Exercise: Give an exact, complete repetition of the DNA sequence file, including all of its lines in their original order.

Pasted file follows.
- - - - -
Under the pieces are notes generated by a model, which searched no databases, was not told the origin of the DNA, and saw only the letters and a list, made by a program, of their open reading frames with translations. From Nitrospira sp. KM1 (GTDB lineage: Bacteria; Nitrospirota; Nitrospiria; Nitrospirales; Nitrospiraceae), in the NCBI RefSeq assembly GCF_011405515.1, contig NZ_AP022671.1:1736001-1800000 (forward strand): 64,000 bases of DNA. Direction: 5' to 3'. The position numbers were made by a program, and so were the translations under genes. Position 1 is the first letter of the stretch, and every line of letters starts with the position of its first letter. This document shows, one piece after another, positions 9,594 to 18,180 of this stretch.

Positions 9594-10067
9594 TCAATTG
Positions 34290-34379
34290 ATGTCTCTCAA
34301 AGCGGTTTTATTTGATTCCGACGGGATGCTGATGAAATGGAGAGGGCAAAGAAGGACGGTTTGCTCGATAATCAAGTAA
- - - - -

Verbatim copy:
Under the pieces are notes generated by a model, which searched no databases, was not told the origin of the DNA, and saw only the letters and a list, made by a program, of their open reading frames with translations. From Nitrospira sp. KM1 (GTDB lineage: Bacteria; Nitrospirota; Nitrospiria; Nitrospirales; Nitrospiraceae), in the NCBI RefSeq assembly GCF_011405515.1, contig NZ_AP022671.1:1736001-1800000 (forward strand): 64,000 bases of DNA. Direction: 5' to 3'. The position numbers were made by a program, and so were the translations under genes. Position 1 is the first letter of the stretch, and every line of letters starts with the position of its first letter. This document shows, one piece after another, positions 9,594 to 18,180 of this stretch.

Positions 9594-10067
9594 TCAATTG
Positions 34290-34379
34290 ATGTCTCTCAA
34301 AGCGGTTTTATTTGATTCCGACGGGATGCTGATGAAATGGAGAGGGCAAAGAAGGACGGTTTGCTCGATAATCAAGTAA